Plug-in hybrid vehicles also capture energy from regenerative breaking but can also be charged separately via an external electrical power source. Here the normal diesel or gasoline engine remains the primary source of power, however it is supplemented by a larger battery that can independently enable the car to be driven in electric mode only, achieving a range of around 30 km. In a plug-in hybrid, the diesel or gasoline engine is the default powertrain once the battery power is depleted.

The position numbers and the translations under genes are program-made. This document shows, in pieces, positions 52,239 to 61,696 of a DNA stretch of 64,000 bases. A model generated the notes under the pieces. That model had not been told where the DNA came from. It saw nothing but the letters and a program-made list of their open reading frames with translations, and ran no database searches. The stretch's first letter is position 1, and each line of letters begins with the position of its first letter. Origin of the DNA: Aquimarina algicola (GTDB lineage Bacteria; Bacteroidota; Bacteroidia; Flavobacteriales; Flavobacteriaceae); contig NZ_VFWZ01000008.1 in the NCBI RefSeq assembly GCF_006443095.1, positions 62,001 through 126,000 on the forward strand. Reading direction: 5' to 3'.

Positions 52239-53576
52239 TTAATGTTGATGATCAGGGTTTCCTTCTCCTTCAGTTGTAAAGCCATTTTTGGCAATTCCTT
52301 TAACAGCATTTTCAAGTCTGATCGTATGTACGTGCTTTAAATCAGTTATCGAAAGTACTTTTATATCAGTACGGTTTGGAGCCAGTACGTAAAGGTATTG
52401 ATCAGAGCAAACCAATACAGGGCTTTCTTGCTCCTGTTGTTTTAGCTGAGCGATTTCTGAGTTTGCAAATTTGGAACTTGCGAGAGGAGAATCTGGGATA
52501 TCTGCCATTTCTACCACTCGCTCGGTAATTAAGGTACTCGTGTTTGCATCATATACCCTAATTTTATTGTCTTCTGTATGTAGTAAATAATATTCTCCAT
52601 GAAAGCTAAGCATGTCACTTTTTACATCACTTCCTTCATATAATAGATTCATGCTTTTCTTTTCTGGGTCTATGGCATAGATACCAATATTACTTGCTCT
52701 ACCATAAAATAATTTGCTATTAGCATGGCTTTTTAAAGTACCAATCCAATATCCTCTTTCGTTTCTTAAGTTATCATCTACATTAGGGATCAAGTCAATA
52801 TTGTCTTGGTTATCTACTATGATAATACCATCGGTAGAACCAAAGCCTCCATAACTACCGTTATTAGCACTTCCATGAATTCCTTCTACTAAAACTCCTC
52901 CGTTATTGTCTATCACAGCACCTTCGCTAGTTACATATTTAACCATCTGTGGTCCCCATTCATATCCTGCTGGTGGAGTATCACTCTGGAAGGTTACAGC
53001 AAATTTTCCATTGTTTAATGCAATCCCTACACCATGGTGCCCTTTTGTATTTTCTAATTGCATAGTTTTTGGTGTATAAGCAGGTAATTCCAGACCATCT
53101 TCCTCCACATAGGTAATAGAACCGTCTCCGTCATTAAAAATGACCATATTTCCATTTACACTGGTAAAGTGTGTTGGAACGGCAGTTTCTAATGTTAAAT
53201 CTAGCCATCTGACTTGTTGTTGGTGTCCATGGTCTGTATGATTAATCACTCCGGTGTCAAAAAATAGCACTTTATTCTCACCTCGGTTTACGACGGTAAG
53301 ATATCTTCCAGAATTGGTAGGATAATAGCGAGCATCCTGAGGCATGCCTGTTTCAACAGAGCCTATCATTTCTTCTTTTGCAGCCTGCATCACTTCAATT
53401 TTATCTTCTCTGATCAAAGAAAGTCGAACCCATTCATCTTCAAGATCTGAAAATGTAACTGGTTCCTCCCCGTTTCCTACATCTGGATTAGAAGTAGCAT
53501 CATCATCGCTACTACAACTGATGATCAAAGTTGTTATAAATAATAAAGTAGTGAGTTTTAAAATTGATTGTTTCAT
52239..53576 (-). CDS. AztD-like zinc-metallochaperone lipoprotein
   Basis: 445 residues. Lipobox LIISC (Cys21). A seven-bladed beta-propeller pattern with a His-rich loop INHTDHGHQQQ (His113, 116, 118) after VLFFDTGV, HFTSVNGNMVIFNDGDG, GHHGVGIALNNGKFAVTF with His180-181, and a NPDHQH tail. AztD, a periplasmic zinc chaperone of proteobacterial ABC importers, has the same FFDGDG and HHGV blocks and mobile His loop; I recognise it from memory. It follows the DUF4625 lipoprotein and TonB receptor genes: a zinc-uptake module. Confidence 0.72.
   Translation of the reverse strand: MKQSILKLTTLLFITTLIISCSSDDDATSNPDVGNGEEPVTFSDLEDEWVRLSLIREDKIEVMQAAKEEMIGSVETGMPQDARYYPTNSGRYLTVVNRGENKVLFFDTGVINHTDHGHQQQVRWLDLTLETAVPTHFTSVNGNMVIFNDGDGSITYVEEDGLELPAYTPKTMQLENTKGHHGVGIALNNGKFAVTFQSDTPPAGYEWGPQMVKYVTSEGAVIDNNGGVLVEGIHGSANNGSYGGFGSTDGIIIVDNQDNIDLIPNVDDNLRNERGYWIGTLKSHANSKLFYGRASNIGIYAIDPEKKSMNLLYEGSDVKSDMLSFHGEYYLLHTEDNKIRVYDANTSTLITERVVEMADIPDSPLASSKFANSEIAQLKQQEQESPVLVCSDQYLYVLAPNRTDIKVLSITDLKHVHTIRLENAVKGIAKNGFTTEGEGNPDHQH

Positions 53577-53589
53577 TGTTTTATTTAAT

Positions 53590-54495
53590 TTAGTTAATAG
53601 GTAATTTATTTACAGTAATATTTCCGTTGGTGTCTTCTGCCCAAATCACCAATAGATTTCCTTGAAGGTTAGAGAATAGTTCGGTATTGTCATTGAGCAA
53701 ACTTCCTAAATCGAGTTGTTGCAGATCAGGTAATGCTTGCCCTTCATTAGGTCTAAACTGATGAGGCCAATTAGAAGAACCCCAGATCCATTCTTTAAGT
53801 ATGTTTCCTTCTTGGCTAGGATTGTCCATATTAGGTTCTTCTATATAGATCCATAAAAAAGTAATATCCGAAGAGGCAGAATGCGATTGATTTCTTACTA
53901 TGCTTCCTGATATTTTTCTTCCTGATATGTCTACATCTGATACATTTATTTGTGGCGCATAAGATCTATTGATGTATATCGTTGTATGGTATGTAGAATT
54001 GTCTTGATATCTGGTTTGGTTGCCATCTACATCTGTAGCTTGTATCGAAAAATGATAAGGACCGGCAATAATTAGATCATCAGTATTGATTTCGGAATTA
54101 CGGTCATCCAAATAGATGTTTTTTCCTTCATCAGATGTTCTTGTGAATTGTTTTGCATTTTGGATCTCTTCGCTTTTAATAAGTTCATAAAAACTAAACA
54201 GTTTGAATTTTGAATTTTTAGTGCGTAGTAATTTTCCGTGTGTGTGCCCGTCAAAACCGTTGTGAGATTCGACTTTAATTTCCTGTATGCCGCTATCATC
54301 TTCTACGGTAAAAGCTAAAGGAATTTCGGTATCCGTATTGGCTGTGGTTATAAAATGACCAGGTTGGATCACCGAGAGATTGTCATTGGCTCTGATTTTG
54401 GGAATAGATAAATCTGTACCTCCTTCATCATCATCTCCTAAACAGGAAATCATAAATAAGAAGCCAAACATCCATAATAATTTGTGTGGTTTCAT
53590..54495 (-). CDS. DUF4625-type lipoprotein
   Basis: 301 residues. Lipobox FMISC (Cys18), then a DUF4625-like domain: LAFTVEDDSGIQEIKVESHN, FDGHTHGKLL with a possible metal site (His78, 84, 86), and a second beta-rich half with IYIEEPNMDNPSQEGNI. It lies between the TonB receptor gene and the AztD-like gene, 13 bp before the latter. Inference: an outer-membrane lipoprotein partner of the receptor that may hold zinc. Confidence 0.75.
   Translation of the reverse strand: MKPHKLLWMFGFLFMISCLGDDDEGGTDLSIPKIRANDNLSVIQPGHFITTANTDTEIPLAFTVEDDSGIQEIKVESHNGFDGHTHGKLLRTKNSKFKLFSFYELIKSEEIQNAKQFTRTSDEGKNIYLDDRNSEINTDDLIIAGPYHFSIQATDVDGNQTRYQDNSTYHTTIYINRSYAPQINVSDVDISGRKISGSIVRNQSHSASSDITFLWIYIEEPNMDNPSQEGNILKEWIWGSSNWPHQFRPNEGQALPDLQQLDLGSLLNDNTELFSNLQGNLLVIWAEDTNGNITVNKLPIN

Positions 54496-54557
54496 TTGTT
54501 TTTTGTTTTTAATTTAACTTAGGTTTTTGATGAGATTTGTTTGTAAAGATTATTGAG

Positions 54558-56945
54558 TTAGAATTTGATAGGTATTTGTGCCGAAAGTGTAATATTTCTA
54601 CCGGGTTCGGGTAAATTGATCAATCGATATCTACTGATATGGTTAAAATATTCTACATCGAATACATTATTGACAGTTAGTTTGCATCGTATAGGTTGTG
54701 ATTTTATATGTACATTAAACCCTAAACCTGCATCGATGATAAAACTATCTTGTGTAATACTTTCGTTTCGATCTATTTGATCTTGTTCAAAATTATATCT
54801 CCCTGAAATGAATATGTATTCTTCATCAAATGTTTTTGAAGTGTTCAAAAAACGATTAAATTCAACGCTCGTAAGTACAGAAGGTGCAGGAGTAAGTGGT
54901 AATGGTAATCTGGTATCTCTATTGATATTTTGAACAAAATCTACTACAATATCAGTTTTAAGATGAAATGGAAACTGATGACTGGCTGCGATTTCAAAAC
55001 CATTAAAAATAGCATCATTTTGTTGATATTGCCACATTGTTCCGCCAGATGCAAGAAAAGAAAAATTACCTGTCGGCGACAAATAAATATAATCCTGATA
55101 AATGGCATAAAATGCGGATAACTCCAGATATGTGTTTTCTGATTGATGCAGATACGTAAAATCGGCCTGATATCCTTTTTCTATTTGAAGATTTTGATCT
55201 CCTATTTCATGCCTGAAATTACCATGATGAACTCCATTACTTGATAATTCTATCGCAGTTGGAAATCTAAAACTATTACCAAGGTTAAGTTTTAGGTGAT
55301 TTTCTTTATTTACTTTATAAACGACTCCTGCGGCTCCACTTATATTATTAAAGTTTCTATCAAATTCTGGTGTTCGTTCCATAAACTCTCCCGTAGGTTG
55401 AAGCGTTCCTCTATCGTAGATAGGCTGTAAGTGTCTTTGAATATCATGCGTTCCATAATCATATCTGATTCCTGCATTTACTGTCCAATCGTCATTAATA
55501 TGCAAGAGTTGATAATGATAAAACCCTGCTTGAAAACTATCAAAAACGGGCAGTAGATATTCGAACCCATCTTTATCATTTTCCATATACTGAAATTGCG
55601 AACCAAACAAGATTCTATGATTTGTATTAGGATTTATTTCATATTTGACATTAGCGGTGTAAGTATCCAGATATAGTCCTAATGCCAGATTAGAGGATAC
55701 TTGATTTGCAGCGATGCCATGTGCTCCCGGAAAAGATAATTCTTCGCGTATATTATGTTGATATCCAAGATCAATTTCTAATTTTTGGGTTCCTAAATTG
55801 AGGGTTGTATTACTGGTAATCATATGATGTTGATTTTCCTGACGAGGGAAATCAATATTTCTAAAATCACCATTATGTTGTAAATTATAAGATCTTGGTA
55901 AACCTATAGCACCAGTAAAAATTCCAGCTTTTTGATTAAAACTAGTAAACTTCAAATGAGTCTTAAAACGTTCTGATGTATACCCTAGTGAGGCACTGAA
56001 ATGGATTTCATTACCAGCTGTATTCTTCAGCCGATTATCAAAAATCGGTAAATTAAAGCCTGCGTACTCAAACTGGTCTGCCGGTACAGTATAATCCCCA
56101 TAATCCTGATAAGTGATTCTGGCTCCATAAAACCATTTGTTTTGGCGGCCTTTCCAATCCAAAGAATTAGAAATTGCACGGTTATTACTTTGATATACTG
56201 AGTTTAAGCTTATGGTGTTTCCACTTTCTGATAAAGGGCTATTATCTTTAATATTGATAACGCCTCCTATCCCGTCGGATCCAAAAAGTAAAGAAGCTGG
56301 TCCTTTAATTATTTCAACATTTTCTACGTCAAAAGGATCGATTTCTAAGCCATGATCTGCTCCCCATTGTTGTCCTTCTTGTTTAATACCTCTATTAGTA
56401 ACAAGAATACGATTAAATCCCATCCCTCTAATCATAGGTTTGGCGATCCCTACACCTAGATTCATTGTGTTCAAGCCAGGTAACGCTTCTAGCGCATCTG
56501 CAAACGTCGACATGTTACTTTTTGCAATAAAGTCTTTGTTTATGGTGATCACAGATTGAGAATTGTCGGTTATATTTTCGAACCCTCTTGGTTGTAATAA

What this means for platinum
Diesel could well prove to be an important component of automakers’ CO₂ reduction strategies and platinum remains the primary metal in diesel autocatalysis.
Mild hybrid diesel vehicles produce far less CO₂ than equivalent gasoline or even diesel vehicles, and growth in sales of diesel hybrid models, which are already available, will assist automakers in managing their potential exposure to fines by reducing overall fleet CO₂ emissions. Increased sales of diesel cars (mild hybrid and plug-in mild hybrid) are positive for platinum demand.